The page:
EU Enlargement Commissioner Olli Rehn has warned that a new bid to re-unite the divided island of Cyprus could be the last chance of progress for years.
Mr Rehn said the Finnish initiative was the "only game in town"
He called on EU member states to back Finnish efforts to open a Turkish Cypriot port to trade with the EU, by putting it under UN control.
So far, Greek Cypriot politicians have blocked all such initiatives.
The EU hopes success would lead Turkey to open its ports to Cypriot vessels, removing one block to its EU entry bid.
The Finns are reported to have suggested putting both the Turkish Cypriot port of Famagusta and the nearby resort of Varosha under UN administration.
This would allow Greek Cypriots driven out of Varosha more than 30 years ago to start refurbishing their homes and hotels.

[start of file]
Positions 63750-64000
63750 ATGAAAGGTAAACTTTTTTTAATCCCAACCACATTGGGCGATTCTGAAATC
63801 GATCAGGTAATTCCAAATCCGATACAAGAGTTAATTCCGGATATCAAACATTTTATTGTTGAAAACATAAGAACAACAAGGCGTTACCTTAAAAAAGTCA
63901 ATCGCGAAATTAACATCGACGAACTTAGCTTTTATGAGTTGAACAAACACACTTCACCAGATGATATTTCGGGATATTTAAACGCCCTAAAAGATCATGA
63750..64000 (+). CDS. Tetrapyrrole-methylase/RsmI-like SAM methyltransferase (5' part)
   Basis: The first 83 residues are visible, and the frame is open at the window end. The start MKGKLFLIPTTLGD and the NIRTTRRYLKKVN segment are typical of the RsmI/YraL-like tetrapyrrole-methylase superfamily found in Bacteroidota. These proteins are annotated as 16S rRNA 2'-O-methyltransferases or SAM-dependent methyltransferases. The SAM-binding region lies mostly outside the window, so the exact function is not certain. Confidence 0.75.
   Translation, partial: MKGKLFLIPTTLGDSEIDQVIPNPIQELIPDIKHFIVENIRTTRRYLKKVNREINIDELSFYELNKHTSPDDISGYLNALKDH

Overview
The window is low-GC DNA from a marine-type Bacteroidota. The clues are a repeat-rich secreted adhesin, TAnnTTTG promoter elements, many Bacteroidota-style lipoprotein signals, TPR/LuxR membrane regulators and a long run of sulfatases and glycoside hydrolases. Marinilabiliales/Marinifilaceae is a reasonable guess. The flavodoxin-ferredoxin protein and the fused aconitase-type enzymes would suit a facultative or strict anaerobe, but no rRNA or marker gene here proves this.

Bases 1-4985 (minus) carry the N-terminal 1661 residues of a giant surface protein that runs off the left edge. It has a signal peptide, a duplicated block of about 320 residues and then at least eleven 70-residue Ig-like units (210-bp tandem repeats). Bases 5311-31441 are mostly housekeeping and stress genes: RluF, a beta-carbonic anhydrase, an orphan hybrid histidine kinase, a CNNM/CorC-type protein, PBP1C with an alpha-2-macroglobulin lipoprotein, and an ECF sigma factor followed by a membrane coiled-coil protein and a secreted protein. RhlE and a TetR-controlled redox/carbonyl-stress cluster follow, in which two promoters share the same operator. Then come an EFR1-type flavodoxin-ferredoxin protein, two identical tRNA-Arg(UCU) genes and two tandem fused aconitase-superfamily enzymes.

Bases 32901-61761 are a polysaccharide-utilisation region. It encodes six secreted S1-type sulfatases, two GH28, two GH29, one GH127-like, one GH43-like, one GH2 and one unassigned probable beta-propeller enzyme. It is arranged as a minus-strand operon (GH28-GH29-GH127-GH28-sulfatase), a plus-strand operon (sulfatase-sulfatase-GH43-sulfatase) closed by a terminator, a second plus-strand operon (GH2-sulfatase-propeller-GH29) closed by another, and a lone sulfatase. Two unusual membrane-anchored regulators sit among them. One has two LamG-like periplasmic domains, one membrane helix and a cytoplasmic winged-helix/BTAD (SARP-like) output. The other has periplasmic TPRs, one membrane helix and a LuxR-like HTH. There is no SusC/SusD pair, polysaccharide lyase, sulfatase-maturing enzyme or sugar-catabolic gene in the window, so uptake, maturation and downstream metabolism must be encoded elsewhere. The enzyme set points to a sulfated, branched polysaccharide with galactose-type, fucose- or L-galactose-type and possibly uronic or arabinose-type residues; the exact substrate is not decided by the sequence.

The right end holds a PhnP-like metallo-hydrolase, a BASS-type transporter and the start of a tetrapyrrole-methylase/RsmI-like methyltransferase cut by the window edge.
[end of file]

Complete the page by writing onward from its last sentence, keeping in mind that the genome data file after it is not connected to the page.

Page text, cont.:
EU member states do not recognise the self-declared Turkish Republic of Northern Cyprus and it does not qualify for preferential terms of trade, so there is almost no direct trade.
However, the European Union promised in 2004 to end the isolation of the Turkish Cypriot community, after it voted in favour of a UN plan to re-unite the island.
Soon afterwards the European Commission drafted legislation that would allow direct trade with the Turkish Cypriots, but the Cypriot government - a member of the EU since 1 May 2004 - has held it up.
For its part, Turkey promised to open its ports and airports to Cypriot traffic before it started EU membership talks last year, but has not yet done so.
Cyprus split in two in 1974, when a Greek-inspired coup prompted a Turkish invasion of the northern third of the island.
Window of opportunity
Finland has taken its initiative as the current holder of the EU presidency.
It is hoping for progress before an EU summit at the end of the year, when a decision could be taken to suspend Turkey's membership talks.
Mr Rehn, speaking in London, said the Finnish plan was currently the "only game in town".
"It really may be the last window of opportunity to make serious progress on the Cyprus issue for several years," he said.